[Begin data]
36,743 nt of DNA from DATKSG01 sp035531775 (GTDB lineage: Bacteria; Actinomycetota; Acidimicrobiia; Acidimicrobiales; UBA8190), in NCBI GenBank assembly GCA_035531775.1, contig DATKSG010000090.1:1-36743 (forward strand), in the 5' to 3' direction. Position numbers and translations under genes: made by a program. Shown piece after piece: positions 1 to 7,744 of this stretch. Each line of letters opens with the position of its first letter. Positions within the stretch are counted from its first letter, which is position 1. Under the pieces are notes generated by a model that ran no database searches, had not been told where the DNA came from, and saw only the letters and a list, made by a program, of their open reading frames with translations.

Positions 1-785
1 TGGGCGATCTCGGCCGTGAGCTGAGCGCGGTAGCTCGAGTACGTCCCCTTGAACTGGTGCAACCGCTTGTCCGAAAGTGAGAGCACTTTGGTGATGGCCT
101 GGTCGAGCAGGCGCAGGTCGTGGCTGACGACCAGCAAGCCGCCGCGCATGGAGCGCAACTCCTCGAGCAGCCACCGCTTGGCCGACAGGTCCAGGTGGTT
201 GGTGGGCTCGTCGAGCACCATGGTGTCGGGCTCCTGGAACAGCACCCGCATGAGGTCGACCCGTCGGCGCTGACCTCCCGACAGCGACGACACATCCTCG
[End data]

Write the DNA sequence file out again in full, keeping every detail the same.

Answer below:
36,743 nt of DNA from DATKSG01 sp035531775 (GTDB lineage: Bacteria; Actinomycetota; Acidimicrobiia; Acidimicrobiales; UBA8190), in NCBI GenBank assembly GCA_035531775.1, contig DATKSG010000090.1:1-36743 (forward strand), in the 5' to 3' direction. Position numbers and translations under genes: made by a program. Shown piece after piece: positions 1 to 7,744 of this stretch. Each line of letters opens with the position of its first letter. Positions within the stretch are counted from its first letter, which is position 1. Under the pieces are notes generated by a model that ran no database searches, had not been told where the DNA came from, and saw only the letters and a list, made by a program, of their open reading frames with translations.

Positions 1-785
1 TGGGCGATCTCGGCCGTGAGCTGAGCGCGGTAGCTCGAGTACGTCCCCTTGAACTGGTGCAACCGCTTGTCCGAAAGTGAGAGCACTTTGGTGATGGCCT
101 GGTCGAGCAGGCGCAGGTCGTGGCTGACGACCAGCAAGCCGCCGCGCATGGAGCGCAACTCCTCGAGCAGCCACCGCTTGGCCGACAGGTCCAGGTGGTT
201 GGTGGGCTCGTCGAGCACCATGGTGTCGGGCTCCTGGAACAGCACCCGCATGAGGTCGACCCGTCGGCGCTGACCTCCCGACAGCGACGACACATCCTCG